Ocean and Coastal Altimetry

Satellite altimetry is one of the workhorses of oceanography allowing global observations of the ocean dynamics (see Fu and Cazenave 2001), and a crucial means of studying climate change, as mean sea level is a key indicator of climate change (Ablain et al. 2015). Moreover, altimetry provides estimates of significant wave height and wind speed, which are valuable for climate research (Challenor et al. 2006), studies of ocean/atmosphere exchanges and maritime operations. However until recently altimetry was not used in the coastal zone; data were flagged as bad and discarded, due to contamination by land and calm waters, as well as difficulties with some of the corrections for atmospheric and surface effects that need to be applied to achieve accurate measurements. This situation has changed with the advent of coastal altimetry techniques, i.e. advances in processing and corrections that improve the quality and quantity of data recovered in the coastal zone (Vignudelli et al. 2011). The combination of improvements in processing and new technologies pave the way to a number of high impact coastal altimetry applications, as the coastal zone is the one where changes in the marine environment have the largest impact on society (Cipollini et al. 2010).

Co-ReSyF will include an on-demand processor for improved coastal altimetry, allowing users to reprocess data from multiple satellite altimeter missions over user-defined areas and time windows, with specialised algorithms and updated corrections. The final objective of such an application is to provide data for better physical environment characterisation in the coastal zone that can be used by marine biologists, ecologists, coastal planners and modellers (including those studying the long-term evolution of sea level and extreme events such as storm surges).


Ablain, M., Cazenave, A., Larnicol, G., Balmaseda, M., Cipollini, P., Faugère, Y., Fernandes, M. J., et al. (2015). “Improved sea level record over the satellite altimetry era (1993–2010) from the Climate Change Initiative project”. Ocean Science, 11 (1). 6782. http://dx.doi.org/10.5194/os11672015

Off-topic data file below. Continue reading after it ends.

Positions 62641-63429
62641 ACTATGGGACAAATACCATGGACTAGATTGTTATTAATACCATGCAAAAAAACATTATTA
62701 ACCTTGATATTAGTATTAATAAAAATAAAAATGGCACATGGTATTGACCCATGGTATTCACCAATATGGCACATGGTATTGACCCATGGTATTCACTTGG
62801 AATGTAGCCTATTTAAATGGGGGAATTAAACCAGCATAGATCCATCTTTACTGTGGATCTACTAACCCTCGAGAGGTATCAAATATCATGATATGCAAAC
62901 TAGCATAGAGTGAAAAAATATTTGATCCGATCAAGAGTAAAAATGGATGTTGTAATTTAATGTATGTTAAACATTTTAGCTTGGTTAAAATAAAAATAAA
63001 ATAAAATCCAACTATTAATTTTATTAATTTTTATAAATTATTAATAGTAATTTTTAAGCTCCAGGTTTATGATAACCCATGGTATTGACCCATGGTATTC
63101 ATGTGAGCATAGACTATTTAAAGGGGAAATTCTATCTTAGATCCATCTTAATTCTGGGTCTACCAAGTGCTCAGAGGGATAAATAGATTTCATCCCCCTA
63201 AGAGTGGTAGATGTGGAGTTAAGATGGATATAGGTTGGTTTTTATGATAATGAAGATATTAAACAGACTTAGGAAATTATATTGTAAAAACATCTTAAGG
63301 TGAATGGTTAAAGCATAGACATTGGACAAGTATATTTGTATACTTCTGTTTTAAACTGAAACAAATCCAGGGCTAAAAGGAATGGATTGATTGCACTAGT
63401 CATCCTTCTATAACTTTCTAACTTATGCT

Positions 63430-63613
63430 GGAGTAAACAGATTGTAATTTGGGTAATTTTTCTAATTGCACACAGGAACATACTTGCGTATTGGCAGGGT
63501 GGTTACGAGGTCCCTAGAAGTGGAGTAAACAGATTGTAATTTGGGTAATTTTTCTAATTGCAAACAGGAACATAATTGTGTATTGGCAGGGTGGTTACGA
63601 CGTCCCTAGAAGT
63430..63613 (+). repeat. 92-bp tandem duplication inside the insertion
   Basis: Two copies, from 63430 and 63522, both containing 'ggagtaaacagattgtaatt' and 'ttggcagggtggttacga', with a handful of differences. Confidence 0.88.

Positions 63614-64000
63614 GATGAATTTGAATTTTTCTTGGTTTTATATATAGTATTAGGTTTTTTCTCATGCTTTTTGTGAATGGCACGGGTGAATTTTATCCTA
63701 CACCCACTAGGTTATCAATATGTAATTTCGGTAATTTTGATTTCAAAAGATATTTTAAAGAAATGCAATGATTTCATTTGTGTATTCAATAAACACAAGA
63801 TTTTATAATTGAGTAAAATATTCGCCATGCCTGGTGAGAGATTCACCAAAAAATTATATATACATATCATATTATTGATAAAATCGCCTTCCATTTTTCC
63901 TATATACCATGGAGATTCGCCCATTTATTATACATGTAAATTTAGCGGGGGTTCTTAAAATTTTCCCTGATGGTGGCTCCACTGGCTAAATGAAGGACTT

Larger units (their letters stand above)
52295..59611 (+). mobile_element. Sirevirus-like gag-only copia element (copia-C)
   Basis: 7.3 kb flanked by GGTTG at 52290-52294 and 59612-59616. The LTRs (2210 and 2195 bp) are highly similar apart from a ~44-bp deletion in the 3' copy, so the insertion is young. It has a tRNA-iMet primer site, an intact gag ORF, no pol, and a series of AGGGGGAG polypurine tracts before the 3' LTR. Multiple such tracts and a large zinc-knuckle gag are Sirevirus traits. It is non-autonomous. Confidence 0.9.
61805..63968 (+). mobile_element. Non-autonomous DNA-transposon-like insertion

Challenor, P., C. Gommenginger, C., Woolf, D., Srokosz, M., Carter, D. and Cotton, D. (2006). Satellite altimetry: A revolution in understanding the wave climate, 15 years of progress in radar altimetry Symposium, Venice, Italy

Cipollini, P., Benveniste, J., Bouffard, J., Emery, W., Gommenginger, C., Griffin, D., Høyer, J., Madsen, K., Mercier, F., et al. (2010). “The Role of Altimetry in Coastal Observing Systems”, in Proceedings of OceanObs’09: Sustained Ocean Observations and Information for Society (Vol. 2), Venice, Italy, 2125 September 2009, Hall, J., Harrison, D.E. & Stammer, D., Eds., ESA Publication WPP306

Fernandes, M.J., Lázaro, C., Nunes, A.L., Pires, N., Bastos, L., Mendes, V.B. (2010). GNSS-derived Path Delay: an approach to compute the wet tropospheric correction for coastal altimetry, IEEE Geosci. Rem. Sens Lett., vol. 7, no. 3, pp. 596−600

Fu, L.L. and A. Cazenave (eds) (2001). Satellite Altimetry and Earth Sciences: A Handbook of Techniques and Applications, vol. 69, Eds. San Diego, CA, USA: Academic, pp. 1–131

Vignudelli S., Kostianoy A. G., Cipollini P., Benveniste J. (eds) (2011). Coastal Altimetry, Springer-Verlag Berlin Heidelberg, doi:10.1007/9783642127960,
578 pp

Posted on: 2nd June 2016, by : admin